The legendary Canadian pianist Angela Hewitt has embarked on a global Bach odyssey, touring the world with the composer’s complete solo keyboard works, and Australia is on her list of destinations.
Sydney fans will be able to hear Angela Hewitt in May during her national tour for Musica Viva. Her vast recording catalogue spanning 20 years includes every keyboard work by Bach. In two brilliant programs, she pairs Bach with Beethoven, Ravel, Scarlatti and Chabrier, throwing new light onto her unparalleled understanding of this music. She will also mentor talented young students at special masterclasses in Brisbane, Melbourne, Perth and Sydney.
Hewitt came to note when she won the Toronto International Bach Competition in 1985. In 2015 she was inducted into Gramophone Magazine’s ‘Hall of Fame’ – a tribute she adds to an OBE in the Queen’s Birthday Honours, a Companion of the Order of Canada, seven honorary doctorates, a visiting fellowship at Cambridge and many other prestigious accolades. Her award-winning cycle of Bach keyboard works has been described as ‘one of the record glories of our age’ by The Sunday Times, and her new, second recording of the Goldberg Variations is expected to follow suit.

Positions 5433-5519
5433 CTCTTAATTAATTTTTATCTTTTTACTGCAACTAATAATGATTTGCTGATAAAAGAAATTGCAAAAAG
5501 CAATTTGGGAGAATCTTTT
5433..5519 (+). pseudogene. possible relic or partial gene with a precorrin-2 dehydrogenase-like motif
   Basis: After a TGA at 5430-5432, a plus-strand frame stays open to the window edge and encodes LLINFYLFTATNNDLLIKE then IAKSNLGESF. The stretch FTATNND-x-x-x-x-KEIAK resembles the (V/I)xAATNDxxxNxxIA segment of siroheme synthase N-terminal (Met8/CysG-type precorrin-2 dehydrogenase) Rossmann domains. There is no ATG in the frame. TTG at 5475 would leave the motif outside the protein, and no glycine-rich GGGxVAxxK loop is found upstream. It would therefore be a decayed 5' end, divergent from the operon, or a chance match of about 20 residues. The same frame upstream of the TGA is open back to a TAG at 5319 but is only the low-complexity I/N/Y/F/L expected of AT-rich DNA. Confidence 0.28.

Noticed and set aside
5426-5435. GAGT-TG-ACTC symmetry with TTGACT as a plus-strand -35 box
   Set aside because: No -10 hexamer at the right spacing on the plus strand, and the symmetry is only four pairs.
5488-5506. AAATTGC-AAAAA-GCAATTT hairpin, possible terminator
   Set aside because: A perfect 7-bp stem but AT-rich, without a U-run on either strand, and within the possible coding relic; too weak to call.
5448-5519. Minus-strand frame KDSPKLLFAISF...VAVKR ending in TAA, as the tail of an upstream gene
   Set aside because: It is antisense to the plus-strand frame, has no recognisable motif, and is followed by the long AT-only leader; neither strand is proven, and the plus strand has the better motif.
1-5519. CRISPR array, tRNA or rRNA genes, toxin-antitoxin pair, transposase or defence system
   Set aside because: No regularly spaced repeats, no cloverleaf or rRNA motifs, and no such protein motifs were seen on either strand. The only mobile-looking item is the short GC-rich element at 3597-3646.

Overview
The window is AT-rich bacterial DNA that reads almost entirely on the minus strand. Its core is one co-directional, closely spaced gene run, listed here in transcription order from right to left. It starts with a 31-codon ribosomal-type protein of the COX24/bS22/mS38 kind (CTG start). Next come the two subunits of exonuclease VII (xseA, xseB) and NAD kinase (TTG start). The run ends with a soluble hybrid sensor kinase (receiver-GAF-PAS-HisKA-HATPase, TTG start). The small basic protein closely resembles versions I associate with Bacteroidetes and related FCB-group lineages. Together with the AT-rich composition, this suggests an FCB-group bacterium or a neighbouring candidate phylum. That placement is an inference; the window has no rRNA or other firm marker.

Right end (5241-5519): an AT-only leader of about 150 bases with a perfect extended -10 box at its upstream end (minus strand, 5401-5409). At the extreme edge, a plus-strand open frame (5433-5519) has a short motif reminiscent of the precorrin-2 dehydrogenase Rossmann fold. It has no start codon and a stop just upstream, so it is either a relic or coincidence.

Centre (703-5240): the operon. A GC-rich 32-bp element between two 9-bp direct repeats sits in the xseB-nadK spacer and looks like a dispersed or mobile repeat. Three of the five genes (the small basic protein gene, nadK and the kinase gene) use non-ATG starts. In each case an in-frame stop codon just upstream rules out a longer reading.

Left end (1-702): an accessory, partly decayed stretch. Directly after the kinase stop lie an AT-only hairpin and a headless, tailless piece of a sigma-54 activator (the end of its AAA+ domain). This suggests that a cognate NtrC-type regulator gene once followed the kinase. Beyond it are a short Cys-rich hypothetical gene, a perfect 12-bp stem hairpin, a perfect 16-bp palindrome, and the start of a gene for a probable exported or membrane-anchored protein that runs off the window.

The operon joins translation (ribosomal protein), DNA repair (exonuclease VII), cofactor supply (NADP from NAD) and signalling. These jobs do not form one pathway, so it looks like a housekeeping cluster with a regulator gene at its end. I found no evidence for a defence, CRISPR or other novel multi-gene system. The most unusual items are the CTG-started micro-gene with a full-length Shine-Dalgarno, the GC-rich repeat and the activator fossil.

Hewitt’s father was a church organist in Ottawa, so she was steeped in music as a child. “To play Bach well, you don’t have to be a believer – but I think you must have knowledge of polyphony and realise that for Bach, music was an expression of his faith. I was lucky that I grew up listening to Bach from the beginning” she reflects.
Dance was another key influence. “From my earliest years, music and dance were inseparable,” she reveals. “I was always prancing around my bedroom, whether it was to Bach or Ravel – it was a natural way of expressing the music.”
For the first of her 2017 tour programs, the dancing counterpoint of Bach’s partitas connects with Scarlatti’s delicate sonatas and the Baroque inspirations behind the exquisite French works of Ravel and Chabrier. “The Bach partitas are full of dance rhythms, and the Chabrier piece I’m playing is the Bourrée fantasque, in which you can almost hear the clogs of the Auvergne rustic dancers,” says Hewitt. The breathtakingly tricky toccata which concludes Ravel’s Sonatine requires a pianist of tremendous ability – the composer himself was too afraid to record it!
The second program explores the musical lineage between teachers and students. “Beethoven could apparently play all of the Well-Tempered Clavier by the age of eleven,” Hewitt says. “When you put his music alongside Bach’s you can hear those contrapuntal roots coming out.”
For more about theSydney masterclass on 26 May, click here. Members of the public are welcome to attend.
The programme: Programme 1, May 8:
JS BACH Partita no 1 in B-flat major, BWV825 / Partita no 4 in D major, BWV828
SCARLATTI A Sonata in D major, K491/ Sonata in D major, K492/ Sonata in B major, K377/ Sonata in E major K380/ Sonata in A major, K24
CHABRIER Bourrée fantasque e
Programme 2, May 27:
JS BACH Partita no 2 in C minor, BWV826/ Partita no 4 in D major, BWV828
BEETHOVEN Sonata in F minor, op 2 no 1/ Sonata in C-sharp minor, op 27 no 2 ‘Moonlight’
Click here to book.